When I was on the Board at Citizens for Midwifery, I was discouraged by the amount of time we spent on the Outrage Du Jour—what I called “putting out fires” work—rather than on the truer, deeper work and mission. It seems like every day on Facebook there is something new to get worked up over and to write outraged blog posts over and then that “crisis” passes and “everyone” is talking about something else. I try to avoid participating–whether it is birth-related, personal, or celebrity-related–because it just doesn’t have lasting value. So, I appreciated this post on Outrage and Letting Go:

“…Perhaps what we need is a reduced dose of Outrage and a higher dosage of Letting Go. You see, letting go of Outrage is not the same as embracing Apathy—Outrage and Apathy are obverse sides of the same coin. By refusing to be offended by life’s minutia, we refuse to step into Outrage’s blast radius, and thus we refuse to cast judgment arbitrarily. Ultimately, avoiding the Outrage is how we can approach controversial and interesting topics with honest, worthwhile discussions…”

Fake Outrage: Dealing with Criticism – The Minimalists.

Yesterday, a new book arrived for me to review and I’m really looking forward to it! (It does join a large stack on my desk.)

1978706_10155723230680442_8659481311478884417_nThis morning, I read a memorial article about Sheila Kitzinger too:

In writing her own fantasy obituary for a newspaper many years earlier, she imagined dying at the height of her powers: “She died as she would have wished, flat on her back on a table with her legs in the air, in front of a large audience, demonstrating with vigour the dangers of making women lie down, hold their breath till their eyes bulge and strain as if forcing through a coconut to push a baby out. She claimed that treating the second stage of labour as a race to the finishing post … could result in cardiac arrhythmia and even a stroke. She made her point.”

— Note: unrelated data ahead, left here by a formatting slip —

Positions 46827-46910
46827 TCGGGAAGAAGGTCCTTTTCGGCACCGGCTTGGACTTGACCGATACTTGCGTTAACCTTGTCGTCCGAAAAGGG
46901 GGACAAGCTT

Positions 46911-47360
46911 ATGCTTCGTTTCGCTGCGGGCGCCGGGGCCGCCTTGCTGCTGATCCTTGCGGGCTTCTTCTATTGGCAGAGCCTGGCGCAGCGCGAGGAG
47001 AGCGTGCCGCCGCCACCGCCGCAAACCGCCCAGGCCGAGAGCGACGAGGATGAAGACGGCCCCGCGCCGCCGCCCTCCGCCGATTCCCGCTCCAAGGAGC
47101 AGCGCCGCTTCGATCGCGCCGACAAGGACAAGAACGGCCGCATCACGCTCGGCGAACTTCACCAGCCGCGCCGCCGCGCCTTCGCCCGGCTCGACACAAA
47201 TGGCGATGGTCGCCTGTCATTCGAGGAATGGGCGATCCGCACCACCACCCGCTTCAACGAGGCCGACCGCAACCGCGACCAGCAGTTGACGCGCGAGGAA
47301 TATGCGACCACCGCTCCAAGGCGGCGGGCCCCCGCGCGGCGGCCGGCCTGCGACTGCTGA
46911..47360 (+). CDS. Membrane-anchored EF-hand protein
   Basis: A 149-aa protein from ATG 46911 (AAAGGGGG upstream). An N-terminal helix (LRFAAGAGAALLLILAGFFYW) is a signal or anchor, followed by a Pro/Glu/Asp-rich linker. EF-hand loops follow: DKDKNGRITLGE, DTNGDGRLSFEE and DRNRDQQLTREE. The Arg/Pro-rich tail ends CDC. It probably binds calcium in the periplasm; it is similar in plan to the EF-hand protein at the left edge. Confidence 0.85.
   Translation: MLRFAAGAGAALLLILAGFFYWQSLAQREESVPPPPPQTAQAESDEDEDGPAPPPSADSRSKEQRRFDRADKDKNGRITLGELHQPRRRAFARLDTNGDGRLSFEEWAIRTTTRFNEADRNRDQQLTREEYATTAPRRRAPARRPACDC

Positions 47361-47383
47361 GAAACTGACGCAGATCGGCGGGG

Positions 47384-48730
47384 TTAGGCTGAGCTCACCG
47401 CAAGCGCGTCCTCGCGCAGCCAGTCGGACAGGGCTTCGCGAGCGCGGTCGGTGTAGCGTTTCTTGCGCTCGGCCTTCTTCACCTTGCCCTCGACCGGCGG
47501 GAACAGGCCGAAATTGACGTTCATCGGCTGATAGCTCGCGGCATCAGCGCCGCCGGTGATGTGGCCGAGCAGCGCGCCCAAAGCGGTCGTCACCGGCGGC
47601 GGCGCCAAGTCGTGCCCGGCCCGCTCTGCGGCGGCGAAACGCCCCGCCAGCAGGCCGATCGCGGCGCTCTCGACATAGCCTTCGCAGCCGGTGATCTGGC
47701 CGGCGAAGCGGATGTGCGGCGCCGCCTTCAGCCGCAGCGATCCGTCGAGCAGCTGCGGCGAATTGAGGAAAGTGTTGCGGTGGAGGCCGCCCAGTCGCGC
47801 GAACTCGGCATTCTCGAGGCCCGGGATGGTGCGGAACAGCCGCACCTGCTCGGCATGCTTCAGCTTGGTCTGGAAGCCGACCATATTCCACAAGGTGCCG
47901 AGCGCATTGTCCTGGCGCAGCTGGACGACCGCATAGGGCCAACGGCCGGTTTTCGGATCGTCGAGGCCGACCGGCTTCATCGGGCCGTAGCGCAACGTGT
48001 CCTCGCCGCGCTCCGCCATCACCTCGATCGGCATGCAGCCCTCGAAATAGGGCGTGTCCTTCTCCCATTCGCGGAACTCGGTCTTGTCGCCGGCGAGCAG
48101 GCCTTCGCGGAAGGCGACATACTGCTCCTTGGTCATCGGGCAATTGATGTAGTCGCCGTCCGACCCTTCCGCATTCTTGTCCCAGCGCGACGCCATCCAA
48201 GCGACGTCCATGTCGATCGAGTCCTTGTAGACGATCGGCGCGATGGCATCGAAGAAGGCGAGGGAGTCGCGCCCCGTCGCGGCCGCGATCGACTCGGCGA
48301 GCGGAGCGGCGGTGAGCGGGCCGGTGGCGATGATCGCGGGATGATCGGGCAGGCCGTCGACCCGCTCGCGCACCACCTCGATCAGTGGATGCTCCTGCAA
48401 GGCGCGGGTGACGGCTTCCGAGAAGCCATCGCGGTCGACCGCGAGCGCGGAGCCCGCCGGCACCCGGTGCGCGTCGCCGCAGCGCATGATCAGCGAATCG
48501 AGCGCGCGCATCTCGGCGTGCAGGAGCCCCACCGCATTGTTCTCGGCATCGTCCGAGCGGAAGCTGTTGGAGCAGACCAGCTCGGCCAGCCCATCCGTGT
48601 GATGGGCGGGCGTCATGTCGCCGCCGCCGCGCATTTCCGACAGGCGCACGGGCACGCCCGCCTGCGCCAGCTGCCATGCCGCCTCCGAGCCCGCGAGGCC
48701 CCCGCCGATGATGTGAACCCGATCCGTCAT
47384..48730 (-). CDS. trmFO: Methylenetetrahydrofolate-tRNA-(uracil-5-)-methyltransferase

Rather than the melodramatic early death she conjured up here, Sheila died quietly at home surrounded by her family, at the age of 86…

via How to plan for a good death | Life and style | The Guardian.

Yesterday in response to my own Womanrunes prompts, I literally went outside to smell the roses.

11227964_10207110812918713_5387391899479469362_nIt was just what I needed and I need to move these experiences up in priority in my day, instead of being the last things I attend to. I’m also participating in this free offering:

Enchant Your Everyday: 108 Day Pilgrimage to Your Beautiful Life – Vanessa Sage.

This is a beautiful world. Don’t miss it!

Tuesday Tidbits: Birth Privacy

IMG_5598 I’ve been trying to post about this article for a couple of weeks now! It is an interesting look at the biological need for privacy at the end of pregnancy and during birth.

…This ‘time’ at the end of pregnancy was described in a lovely article (The Last Days of Pregnancy: A Place of In-Between- The Mothering website) as Zwischen, a German word for between. At the end of pregnancy the mothering hormones start to cause emotions to run high as the cervix starts to soften, efface and women generally crave the quiet and private places they need to emotionally and mentally travel inwards.